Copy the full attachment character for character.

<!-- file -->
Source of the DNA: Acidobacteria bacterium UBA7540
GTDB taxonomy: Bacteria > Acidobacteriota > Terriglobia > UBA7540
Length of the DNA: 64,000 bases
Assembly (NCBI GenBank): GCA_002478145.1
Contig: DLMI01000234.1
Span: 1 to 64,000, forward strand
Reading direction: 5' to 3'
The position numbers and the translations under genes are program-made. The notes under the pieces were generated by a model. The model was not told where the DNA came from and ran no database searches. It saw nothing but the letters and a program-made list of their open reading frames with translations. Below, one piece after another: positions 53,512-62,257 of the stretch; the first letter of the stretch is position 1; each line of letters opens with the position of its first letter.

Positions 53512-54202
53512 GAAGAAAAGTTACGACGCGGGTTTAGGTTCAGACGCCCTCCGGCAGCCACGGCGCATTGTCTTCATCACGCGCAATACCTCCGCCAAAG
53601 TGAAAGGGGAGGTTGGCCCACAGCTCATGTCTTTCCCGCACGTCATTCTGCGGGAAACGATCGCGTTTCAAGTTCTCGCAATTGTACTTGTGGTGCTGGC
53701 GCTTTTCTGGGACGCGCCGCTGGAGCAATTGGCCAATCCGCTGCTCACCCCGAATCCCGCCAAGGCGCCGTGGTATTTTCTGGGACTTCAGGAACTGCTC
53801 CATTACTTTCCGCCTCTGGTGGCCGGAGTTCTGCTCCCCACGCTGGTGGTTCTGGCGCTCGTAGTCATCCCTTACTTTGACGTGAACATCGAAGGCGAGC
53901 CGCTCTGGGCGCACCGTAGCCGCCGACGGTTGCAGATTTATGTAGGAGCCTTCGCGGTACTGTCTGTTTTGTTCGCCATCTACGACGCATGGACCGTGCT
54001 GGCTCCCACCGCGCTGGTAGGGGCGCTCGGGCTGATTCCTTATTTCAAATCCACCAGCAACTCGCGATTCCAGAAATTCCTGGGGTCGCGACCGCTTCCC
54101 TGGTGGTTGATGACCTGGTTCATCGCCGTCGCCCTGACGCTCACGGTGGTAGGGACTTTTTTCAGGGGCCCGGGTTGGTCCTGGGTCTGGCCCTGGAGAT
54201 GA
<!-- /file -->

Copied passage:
Source of the DNA: Acidobacteria bacterium UBA7540
GTDB taxonomy: Bacteria > Acidobacteriota > Terriglobia > UBA7540
Length of the DNA: 64,000 bases
Assembly (NCBI GenBank): GCA_002478145.1
Contig: DLMI01000234.1
Span: 1 to 64,000, forward strand
Reading direction: 5' to 3'
The position numbers and the translations under genes are program-made. The notes under the pieces were generated by a model. The model was not told where the DNA came from and ran no database searches. It saw nothing but the letters and a program-made list of their open reading frames with translations. Below, one piece after another: positions 53,512-62,257 of the stretch; the first letter of the stretch is position 1; each line of letters opens with the position of its first letter.

Positions 53512-54202
53512 GAAGAAAAGTTACGACGCGGGTTTAGGTTCAGACGCCCTCCGGCAGCCACGGCGCATTGTCTTCATCACGCGCAATACCTCCGCCAAAG
53601 TGAAAGGGGAGGTTGGCCCACAGCTCATGTCTTTCCCGCACGTCATTCTGCGGGAAACGATCGCGTTTCAAGTTCTCGCAATTGTACTTGTGGTGCTGGC
53701 GCTTTTCTGGGACGCGCCGCTGGAGCAATTGGCCAATCCGCTGCTCACCCCGAATCCCGCCAAGGCGCCGTGGTATTTTCTGGGACTTCAGGAACTGCTC
53801 CATTACTTTCCGCCTCTGGTGGCCGGAGTTCTGCTCCCCACGCTGGTGGTTCTGGCGCTCGTAGTCATCCCTTACTTTGACGTGAACATCGAAGGCGAGC
53901 CGCTCTGGGCGCACCGTAGCCGCCGACGGTTGCAGATTTATGTAGGAGCCTTCGCGGTACTGTCTGTTTTGTTCGCCATCTACGACGCATGGACCGTGCT
54001 GGCTCCCACCGCGCTGGTAGGGGCGCTCGGGCTGATTCCTTATTTCAAATCCACCAGCAACTCGCGATTCCAGAAATTCCTGGGGTCGCGACCGCTTCCC
54101 TGGTGGTTGATGACCTGGTTCATCGCCGTCGCCCTGACGCTCACGGTGGTAGGGACTTTTTTCAGGGGCCCGGGTTGGTCCTGGGTCTGGCCCTGGAGAT
54201 GA